Will Greener Planes Fly?
Fuel-strapped airlines need a new approach, but technological fixes are hard to find.
For more than 80 years, the technology has existed to do just that. As Slate's Daniel Gross has written, a pair of German chemists in the 1920s developed the Fischer-Tropsch process, which turns coal or natural gas into a synthetic liquid fuel that's chemically identical to its petroleum-based counterpart. Germany used the technology to power its air force during World War II, and the oil-embargoed South African apartheid regime created a state company, Sasol, to provide the country with fuel.
Synthetic fuels have been tried in the United States as well. In 1944, Congress passed the Synthetic Liquid Fuels Act, aimed at producing fuel from coal, forestry products, or whatever else looked promising. The program ended after the war, but the government tried again in 1980, creating the Synthetic Fuels Corp. to build a market for alternative fuels. Within five years, the project was abandoned and the corporation shut down, with the blame going to a mixture of falling oil prices and inept government management.
Now, a combination of rising oil prices, unstable supply and concern over climate change has propelled Washington to try again, with a twist. Instead of creating another state-run corporation to produce synthetic fuel, the federal government is encouraging private companies to do it themselves by lifting the regulatory burdens standing in their way.
The Federal Aviation Administration has launched a partnership with industry groups called the Commercial Aviation Alternative Fuel Initiative (PDF), which includes a goal of certifying a 50-50 blend of synthetic and petroleum jet fuel for commercial use by the end of 2008. The American Society for Testing and Materials, an international standards group that sets the specifications for commercial fuel, expects to vote on the use of synthetic fuel before the end of this month. And on July 10, the Department of Transportation announced an FAA grant for a new $10 million X-Prize for the first commercially viable alternative jet fuel.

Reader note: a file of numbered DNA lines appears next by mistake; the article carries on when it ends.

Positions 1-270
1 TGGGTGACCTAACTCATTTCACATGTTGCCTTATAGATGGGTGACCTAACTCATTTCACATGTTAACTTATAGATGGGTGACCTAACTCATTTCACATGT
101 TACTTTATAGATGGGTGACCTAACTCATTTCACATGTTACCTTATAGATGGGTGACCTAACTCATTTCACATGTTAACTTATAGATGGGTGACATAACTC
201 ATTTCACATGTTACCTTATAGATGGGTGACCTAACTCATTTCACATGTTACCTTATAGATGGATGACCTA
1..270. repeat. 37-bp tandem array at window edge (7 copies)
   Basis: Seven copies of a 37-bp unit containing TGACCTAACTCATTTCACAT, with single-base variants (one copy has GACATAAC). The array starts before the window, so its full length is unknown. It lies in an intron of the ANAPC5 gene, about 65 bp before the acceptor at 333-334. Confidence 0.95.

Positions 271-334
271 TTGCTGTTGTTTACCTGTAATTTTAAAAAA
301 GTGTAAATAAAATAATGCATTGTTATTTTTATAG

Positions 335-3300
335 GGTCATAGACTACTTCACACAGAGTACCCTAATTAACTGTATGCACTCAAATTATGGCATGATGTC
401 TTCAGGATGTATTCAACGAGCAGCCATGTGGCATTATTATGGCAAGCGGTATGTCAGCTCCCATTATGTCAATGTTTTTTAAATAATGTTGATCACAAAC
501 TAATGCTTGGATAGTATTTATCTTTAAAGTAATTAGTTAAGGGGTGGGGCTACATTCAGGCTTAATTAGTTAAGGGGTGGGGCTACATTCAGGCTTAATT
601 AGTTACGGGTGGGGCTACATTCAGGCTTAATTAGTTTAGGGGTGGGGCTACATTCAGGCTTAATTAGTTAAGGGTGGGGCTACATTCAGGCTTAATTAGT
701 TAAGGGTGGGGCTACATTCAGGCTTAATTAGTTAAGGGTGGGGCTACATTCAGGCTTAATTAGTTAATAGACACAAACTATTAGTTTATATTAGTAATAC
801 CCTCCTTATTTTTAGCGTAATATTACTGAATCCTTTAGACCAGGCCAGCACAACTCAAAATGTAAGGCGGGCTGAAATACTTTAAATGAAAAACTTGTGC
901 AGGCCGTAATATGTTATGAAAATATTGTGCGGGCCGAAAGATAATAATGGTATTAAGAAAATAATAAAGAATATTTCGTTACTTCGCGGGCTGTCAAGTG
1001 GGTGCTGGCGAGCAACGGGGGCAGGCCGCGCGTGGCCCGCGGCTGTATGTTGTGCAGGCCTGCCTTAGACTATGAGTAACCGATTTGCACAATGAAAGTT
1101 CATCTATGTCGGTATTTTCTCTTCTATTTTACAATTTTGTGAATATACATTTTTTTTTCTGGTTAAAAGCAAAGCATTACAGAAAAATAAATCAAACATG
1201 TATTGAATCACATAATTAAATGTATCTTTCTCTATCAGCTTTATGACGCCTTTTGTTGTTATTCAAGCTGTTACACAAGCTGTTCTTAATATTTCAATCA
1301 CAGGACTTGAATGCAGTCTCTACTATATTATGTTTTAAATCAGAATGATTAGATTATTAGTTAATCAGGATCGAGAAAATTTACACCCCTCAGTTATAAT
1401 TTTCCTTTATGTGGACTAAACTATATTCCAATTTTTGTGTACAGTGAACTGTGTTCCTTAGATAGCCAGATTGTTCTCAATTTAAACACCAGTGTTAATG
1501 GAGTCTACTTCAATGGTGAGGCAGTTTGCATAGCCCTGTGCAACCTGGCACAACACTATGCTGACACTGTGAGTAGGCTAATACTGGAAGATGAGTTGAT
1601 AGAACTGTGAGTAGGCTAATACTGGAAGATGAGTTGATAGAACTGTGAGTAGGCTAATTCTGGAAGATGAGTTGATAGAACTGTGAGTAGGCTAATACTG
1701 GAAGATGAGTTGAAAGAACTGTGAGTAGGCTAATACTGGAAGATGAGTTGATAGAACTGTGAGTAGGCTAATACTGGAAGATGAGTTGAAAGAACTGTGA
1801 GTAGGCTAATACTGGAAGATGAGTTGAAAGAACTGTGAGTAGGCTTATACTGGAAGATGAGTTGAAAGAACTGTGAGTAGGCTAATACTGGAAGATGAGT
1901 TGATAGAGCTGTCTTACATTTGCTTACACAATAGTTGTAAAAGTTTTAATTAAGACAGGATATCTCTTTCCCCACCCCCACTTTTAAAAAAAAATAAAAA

The FAA is also cooperating with the Air Force, which aims to qualify all its planes to fly on 50 percent synthetic fuel by early 2011. The Air Force makes up some 10 percent of the U.S. jet fuel market, according to Tim Edwards, senior chemical engineer in the Air Force Research Laboratory's Propulsion Directorate. By certifying military jets to fly on synthetic fuel, he said, the Air Force hopes to create an incentive for U.S. companies to start producing it.
"The Air Force was paying 91 cents for jet fuel in 2004, and now we're paying $4.13 a gallon," said Edwards. "That just totally destroys any kind of budgetary planning. If we do have a domestic synthetic fuel industry, the prices would be lower, and the volatility would be lower."
Synthetic fuel can be greener fuel, depending on how it's produced. Boeing says that coal-based synthetic fuel is only a viable option if manufacturers can find a way to capture and store the CO2 emissions created during the production process—technology that's still in the planning phase. Airlines like Lufthansa and JetBlue are looking at biomass, including algae, as a power source, but for the moment those plans seem more significant for their publicity value than their near-term utility.
Can money-losing airlines, facing an onslaught from environmental groups, take solace from any of this? Not in the short term. But if the government program can actually create a domestic market for synthetic fuel, and if companies like Bombardier and Boeing can think beyond "tubes with wings"—big ifs—then the battered domestic airline industry might be able to count on something even more important than profits: a future.
Christopher Flavelle reports for ProPublica, the nonprofit investigative newsroom in New York City. He is Canadian.
Photograph of Bombardier C series model by Carl de Souza/AFP/Getty Images.